Mozilla, the group behind the Firefox browser, has dropped a reputation service called Onerep that it had been bundling with its Mozilla Plus subscription service. This comes after security journalist Brian Krebs reported that Onerep’s owner also owns dozens of services that do internet searches on people, including one that sells background reports on individuals. Onerep’s owner said there was no information sharing between that company, called Nuwber, and Onerep. But that didn’t satisfy Mozilla.

Here’s the latest data breach news:

Select Education Group, which runs several post-secondary schools in California and Oregon including the Institute of Technology, Bauman College, Fremont University and the National Holistic Institute, is notifying just over 67,000 people personal data it holds was stolen. The incident happened last November. Data stolen included names, Social Security numbers, billing and payment records and/or academic records.

Monmouth College of Illinois, which has a student body of about 750 students, is notifying just under 45,000 people that their personal data was exposed in a ransomware attack last December.

By coincidence — or not — nearby Henry County was hit by a ransomware attack last week. According to the cybersecurity news service The Record, the Medusa ransomware gang is taking credit for that attack.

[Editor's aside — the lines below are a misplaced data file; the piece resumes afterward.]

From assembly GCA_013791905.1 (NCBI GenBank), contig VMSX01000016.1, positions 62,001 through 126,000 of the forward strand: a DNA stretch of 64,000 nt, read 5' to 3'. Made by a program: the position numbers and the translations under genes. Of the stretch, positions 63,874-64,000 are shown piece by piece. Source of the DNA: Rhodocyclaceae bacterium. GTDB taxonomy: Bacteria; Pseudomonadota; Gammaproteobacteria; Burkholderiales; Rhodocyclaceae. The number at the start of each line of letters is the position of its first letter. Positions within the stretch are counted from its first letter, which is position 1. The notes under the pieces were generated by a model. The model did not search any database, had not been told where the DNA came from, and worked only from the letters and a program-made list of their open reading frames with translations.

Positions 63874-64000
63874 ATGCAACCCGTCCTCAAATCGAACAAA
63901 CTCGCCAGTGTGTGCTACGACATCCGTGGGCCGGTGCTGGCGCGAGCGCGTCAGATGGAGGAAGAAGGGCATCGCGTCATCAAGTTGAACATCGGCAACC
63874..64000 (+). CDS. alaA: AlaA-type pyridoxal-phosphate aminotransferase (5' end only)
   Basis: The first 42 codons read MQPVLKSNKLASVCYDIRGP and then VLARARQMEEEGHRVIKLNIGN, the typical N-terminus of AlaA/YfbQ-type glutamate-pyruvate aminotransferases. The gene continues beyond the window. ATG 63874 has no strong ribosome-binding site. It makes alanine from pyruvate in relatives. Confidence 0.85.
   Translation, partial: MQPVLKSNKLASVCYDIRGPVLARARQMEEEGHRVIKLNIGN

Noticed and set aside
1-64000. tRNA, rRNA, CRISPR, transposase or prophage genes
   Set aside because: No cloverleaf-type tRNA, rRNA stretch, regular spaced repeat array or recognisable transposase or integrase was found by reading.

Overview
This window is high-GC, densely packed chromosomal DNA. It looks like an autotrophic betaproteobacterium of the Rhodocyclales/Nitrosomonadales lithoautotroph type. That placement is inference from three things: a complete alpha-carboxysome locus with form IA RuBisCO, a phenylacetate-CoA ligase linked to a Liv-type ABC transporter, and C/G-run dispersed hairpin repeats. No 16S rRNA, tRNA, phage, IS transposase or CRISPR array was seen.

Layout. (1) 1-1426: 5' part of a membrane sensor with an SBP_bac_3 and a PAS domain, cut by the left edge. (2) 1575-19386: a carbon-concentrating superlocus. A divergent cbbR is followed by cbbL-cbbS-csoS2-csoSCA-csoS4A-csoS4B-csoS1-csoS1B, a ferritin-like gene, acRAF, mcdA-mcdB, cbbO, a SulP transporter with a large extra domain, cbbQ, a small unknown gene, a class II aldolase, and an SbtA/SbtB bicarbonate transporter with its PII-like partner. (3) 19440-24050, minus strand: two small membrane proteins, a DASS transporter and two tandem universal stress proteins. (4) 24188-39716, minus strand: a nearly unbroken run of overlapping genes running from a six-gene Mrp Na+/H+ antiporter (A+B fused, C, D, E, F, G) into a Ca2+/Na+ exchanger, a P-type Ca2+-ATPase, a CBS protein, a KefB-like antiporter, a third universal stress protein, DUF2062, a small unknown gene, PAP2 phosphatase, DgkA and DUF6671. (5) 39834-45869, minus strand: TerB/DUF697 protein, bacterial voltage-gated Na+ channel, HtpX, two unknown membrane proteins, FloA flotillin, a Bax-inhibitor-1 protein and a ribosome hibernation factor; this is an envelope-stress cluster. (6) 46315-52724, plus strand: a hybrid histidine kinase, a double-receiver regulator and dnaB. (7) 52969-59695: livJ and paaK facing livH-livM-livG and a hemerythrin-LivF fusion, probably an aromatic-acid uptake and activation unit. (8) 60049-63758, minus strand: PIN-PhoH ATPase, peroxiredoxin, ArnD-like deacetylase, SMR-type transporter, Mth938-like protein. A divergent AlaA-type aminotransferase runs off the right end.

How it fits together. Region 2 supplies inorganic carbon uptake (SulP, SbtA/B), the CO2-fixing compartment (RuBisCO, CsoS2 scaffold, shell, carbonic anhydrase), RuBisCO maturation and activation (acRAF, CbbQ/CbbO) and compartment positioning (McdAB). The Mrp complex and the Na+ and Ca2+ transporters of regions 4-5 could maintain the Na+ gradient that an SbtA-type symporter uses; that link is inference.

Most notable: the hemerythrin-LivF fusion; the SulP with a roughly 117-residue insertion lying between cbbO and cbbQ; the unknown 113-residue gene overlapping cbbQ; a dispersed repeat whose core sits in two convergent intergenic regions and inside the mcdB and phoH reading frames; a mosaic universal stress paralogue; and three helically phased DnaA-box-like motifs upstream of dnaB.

The city of Jacksonville Beach, Fla., is notifying about 49,000 people their personal data was copied in a January cyber attack. According to a local news site, the mayor says this was a ransomware attack.

The American division of GardaWorld Cash, a cash management provider for banks and retailers, is notifying almost 40,000 people of the theft of personal data held in administrative files. It happened last fall, but it took until this month to identify and get the addresses of the victims. Data stolen included names, Social Security numbers, drivers licence numbers, dates of birth and either insurance benefits or health information.

Finally, March is when individuals in Canada, the U.S., the U.K. and other countries prepare to file their income taxes. It’s also a time when crooks unveil their latest email or text-based tax scams. Ignore emails that purport to be from a government tax agency with an attachment that’s supposed to help fill out your taxes. Also, ignore phone messages warning to you to call a number because of a tax problem. Usually the government will tell you to log into your tax account to look for a message rather than send you an email with an attachment. Scammers are also sending out emails promising to help with large refunds under certain government programs, or to help you fill out your taxes. Here’s an IRS list of common tax scams and a Microsoft report on tax scams.

Follow Cyber Security Today on Apple Podcasts, Google Podcasts or add us to your Flash Briefing on your smart speaker. Thanks for listening.

The post Cyber Security Today, March 25, 2024 – A suspected China threat actor going after unpatched F5 and ScreenConnet installations first appeared on IT World Canada.
Howard Solomon
Howard Solomon
Currently a freelance writer, I'm the former editor of and Computing Canada. An IT journalist since 1997, I've written for and Computer Dealer News. Before that I was a staff reporter at the Calgary Herald and the Brampton (Ont.) Daily Times.